7 March 2012 VALIDATING SPECIES DISTRIBUTION MODELS 685 Median AUC for the geographic null model (D) and for two species distribution models Bioclim (BC) and MaxEnt (ME) and cauc (null-model calibrated AUC) for Bioclim and MaxEnt. TABLE 2. AUC cauc Treatment and region D BC ME BC ME Dp Da Np Na Baseline AW CA NS NZ SA SW Baseline-random AW CA NS NZ SA SW Baseline-adjusted AW CA NS NZ SA SW Baseline-random-adjusted AW CA NS NZ SA SW Combined AW CA NS NZ SA SW Combined-random AW CA NS NZ SA SW Combined-adjusted AW CA NS NZ SA SW Combined-random-adjusted AW CA NS NZ SA SW Notes: Also shown are the median distance to the geographically nearest training-presence site for testing-presence (Dp) and testing-absence (Da) sites, and the number of testing presence (Np) and testing absence (Na) sites. Values are for 226 species from six different regions and eight treatments. See Table 1 for an explanation of the treatments and Fig. 3 for the region codes.
8 686 ROBERT J. HIJMANS Ecology, Vol. 93, No. 3 which I have ignored in this paper, is the distribution of presence-testing sites relative to presence-training sites. Although absence-testing sites were selected to get matching patterns for testing-presence and testingabsence data, it is important to also assure that testing sites have a balanced distribution across the range of the species (Vaughan and Ormerod 2003), and perhaps data partitioning should use spatial stratification to assure this. In this paper, the null model was applied to presence-only models, but a similar approach could be developed for presence/absence models using, for example, an inverse-distance-weighted-based prediction of presence (1) and absence (0) in the training data. Following general rules of sampling design, it has been suggested that training and testing data should ideally be obtained from independent systematic surveys (Elith et al. 2006, Arau jo and Guisan 2006) and that this can alleviate the problem of inflated cross-validation results (Veloz 2009, Gogol-Prokurat 2011). This might be true in many cases, as in the data set analyzed in this paper, as AUC values were further inflated by combining and partitioning presence training and testing data. However, this may not always be the case because, if two surveys are independent in the sense that they were carried out by different researchers, this does not imply that they produce spatially independent samples because, for a number of reasons, different surveys may tend to go to the same places (Hijmans et al. 2000). And even if the two samples are equivalent to two independent random samples, inflation of cross-validation results may still occur, because what affects crossvalidation is the spatial sorting bias. Therefore, independent systematic survey data are not the goldstandard that they have been proclaimed to be (Jime nez-valverde 2011). AUC and cauc were highly sensitive to the evaluation approach used, even for the adjusted treatments. It might therefore be best, even if independent survey data are available, to standardize SDM evaluation by using (k-fold) partitioned presence sites and random background sites that are adjusted for spatial sorting bias, because such data can be created for all species. The problem of spatial sorting bias exists because of the presence of spatial autocorrelation. The ecological literature on spatial autocorrelation focuses on the problem of increased probability of Type-I error in hypotheses tests, and of biased variable selection and parameter estimation (Bahn et al. 2006, Dormann et al. 2007; although Hawkins et al.  suggest that this bias is uncommon in the analysis of macroecological data). One can attempt to account for the effect of spatial autocorrelation through the use of, e.g., autoregressive models (see Dormann et al for a discussion of different approaches), and this can improve the internal evaluation of model fit and statistical significance. However, when such models are evaluated with cross-validation, one still needs to remove spatial sorting bias and/or use a geographic null model to obtain unbiased results. The approach to cross-validation proposed in the present paper is not relevant when testing sites are very far away from the training data, for example, in another continent (but cross-validation may, in those cases, nevertheless, be strongly influenced by, e.g., the spatial extent from which the evaluation sites are drawn). The need for comparing with a null model would seem unimportant in model comparison studies like Elith et al. (2006), as all models are evaluated with the same bias, and in model selection and model averaging (Thuiller 2003). However, the results presented in this paper question that assumption because the difference in performance between MaxEnt and Bioclim was reduced after removing spatial sorting bias and calibrating AUC values; because a very good model before calibration can be a very poor model after calibration (as was the case for many of the South American species); and because the relations between cross-validation results for the different treatments were noisy. Comparisons of model results between species, regions, or any other results obtained with a different combination of model training and testing data are questionable if the results are not calibrated. The results presented here therefore question the conclusions of previous work that was based on comparing uncalibrated AUC values between different models. For example, Pearman et al. (2010) found that models for groups below the species level (e.g., clades) are better than models for species. However, the smaller the range of the group studied, the smaller the distance between testingpresence and training-presence sites will get; and hence Pearman et al. s results may only reflect this statistical artifact. Heikkinen et al. (2006) summarize the results of a number of studies as follows: species at the margin of their range or with low prevalence were better predicted than widespread species, and species with clumped distributions better than widely scattered dispersed species. However, without a null model that penalizes spatial sorting bias, it is unclear to what extent the results of these studies reflect changes in model performance or mainly changes in the spatial configuration of model training relative to model testing data. The cauc values were very low, supporting the notion that failure to account for spatial structure in the data may have led to inflated confidence in SDMs (Beale et al. 2008, Chapman 2010). Arau jo et al. (2009) argued against this by showing that AUC values increased for the species modeled by Beale et al. (2008) when they used more occurrence records. However, the evidence presented in the present paper suggest that this increase in AUC might be an artifact of a larger sample size, as this will decrease the expected geographic distance between testing and training sites. It is important to note, however, that a low cauc means that there is no support for the statement that a SDM is good, but it does not prove that the model is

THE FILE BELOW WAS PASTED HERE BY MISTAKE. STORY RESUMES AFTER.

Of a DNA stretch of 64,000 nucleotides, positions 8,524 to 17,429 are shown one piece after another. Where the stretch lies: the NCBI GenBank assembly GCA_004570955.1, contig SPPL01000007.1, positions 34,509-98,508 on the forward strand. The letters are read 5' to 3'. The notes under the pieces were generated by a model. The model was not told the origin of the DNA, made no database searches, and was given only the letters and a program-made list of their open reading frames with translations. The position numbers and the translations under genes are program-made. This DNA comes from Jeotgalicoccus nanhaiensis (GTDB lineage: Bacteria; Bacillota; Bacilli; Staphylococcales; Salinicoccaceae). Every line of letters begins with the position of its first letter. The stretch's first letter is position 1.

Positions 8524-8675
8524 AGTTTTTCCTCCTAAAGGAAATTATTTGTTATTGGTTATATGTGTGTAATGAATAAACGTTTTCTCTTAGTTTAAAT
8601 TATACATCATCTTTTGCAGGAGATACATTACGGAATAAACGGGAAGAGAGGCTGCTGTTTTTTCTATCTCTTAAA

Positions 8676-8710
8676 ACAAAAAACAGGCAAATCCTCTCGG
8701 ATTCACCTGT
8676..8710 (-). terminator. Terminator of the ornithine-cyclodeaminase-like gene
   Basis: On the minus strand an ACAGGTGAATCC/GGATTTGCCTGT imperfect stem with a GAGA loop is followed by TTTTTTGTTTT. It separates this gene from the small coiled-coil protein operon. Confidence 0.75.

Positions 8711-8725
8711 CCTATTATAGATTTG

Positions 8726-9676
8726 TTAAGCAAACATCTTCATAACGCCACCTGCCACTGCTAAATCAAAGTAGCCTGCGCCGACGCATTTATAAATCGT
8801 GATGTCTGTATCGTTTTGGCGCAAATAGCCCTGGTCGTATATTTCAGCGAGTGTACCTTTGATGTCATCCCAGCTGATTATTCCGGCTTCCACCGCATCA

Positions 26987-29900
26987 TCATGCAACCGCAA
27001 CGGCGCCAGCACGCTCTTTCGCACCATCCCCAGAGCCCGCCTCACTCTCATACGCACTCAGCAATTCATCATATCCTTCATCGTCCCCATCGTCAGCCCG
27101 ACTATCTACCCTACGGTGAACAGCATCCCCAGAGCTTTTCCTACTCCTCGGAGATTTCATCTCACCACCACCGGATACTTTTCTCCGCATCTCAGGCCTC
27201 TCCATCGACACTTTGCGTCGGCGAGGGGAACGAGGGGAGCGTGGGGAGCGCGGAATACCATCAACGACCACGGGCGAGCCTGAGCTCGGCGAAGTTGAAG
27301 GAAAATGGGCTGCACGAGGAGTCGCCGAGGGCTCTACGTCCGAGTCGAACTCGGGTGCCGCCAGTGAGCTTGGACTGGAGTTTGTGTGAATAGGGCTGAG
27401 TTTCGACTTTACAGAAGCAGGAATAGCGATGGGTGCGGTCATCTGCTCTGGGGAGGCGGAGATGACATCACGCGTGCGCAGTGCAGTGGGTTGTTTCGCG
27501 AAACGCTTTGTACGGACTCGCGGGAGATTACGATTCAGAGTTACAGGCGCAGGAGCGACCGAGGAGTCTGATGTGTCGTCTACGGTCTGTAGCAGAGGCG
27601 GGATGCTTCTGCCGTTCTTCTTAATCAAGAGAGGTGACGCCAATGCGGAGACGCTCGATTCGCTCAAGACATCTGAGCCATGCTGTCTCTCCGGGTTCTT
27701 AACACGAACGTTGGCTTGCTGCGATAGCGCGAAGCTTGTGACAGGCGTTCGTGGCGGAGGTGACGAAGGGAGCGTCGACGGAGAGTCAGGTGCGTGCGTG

9 March 2012 VALIDATING SPECIES DISTRIBUTION MODELS 687 bad. In some cases, the available data simply won t allow for establishing, through cross-validation, that a model has good predictive power. If the species occurs at a high density in a single small contiguous range, a SDM might be able to correctly model the distribution, but it would be nearly impossible to outperform a geographic null model. If, however, a species occurs in a number of clumps that are far apart, testing and training presence sites can be spatially separated, and cauc values could be high. Thus, the cauc removes spatial sorting bias, and allows for comparing results between studies, but it does not capture everything. While the use of AUC clearly leads to inflated model evaluation results, the use of cauc will likely lead to a situation where crossvalidation provides no support for some models even if these models provide a reasonably good description of the relation between the environment and the distribution of a species. In such cases, careful data collection and partitioning may allow for improved model evaluation (Vaughan and Ormerod 2003). Because of the problematic nature of cross-validation, particularly when no attempt is made to correct for spatial sorting bias, it remains unclear if we can use SDMs to adequately extrapolate the distribution of species across space and time, particularly for species with a narrow range. More SDM validation work is needed with species for which there are independent data sets across large areas, or large time periods, especially if this can lead to insights about which species are more (un)suitable for use in SDM (Dobrowski et al. 2011). Cross-validating SDMs is inherently problematic, even when the results are deflated with a null model, as it is affected by the approach use to creating training and testing data. Therefore, I believe that modelers should focus less on cross-validation, and more on the quality of the occurrence data used (Lobo 2008), on the biology of the species studied, and use a comprehensive toolbox of evaluation measures (Elith and Leathwick 2009). For example, they could build models that incorporate known mechanisms (Kearney and Porter 2009, Monahan 2009), use a-priori relevant predictor variables (Austin 2002), and use alternative model selection criteria such as AIC (Warren and Seifert 2011). The resulting models might have a lower cross-validation score, but, nevertheless, be a more relevant description of a species environmental requirements. ACKNOWLEDGMENTS This work builds on efforts by the working group on Testing Alternative Methodologies for Modeling Species Ecological Niches and Predicting Geographic Distributions at the National Center for Ecological Analysis and Synthesis (Santa Barbara, California, USA). I thank all the members of the working group, as well as others who provided data used here: A. Ford, CSIRO Atherton; M. Peck and G. Peck, the Royal Ontario Museum; M. Cadman, Bird Studies Canada; the Canadian Wildlife Service of Environment Canada; the National Vegetation Survey Databank; the Allan Herbarium; the Missouri Botanical Garden (especially R. Magill and T. Consiglio); and T. Wohlgemuth and U. Braendi from WSL Switzerland. I thank Jane Elith and Catherine Graham for compiling these data, and I also thank them and Steven Phillips for helpful comments on the manuscript. LITERATURE CITED Arau jo, M. B., and A. Guisan Five (or so) challenges for species distribution modelling. 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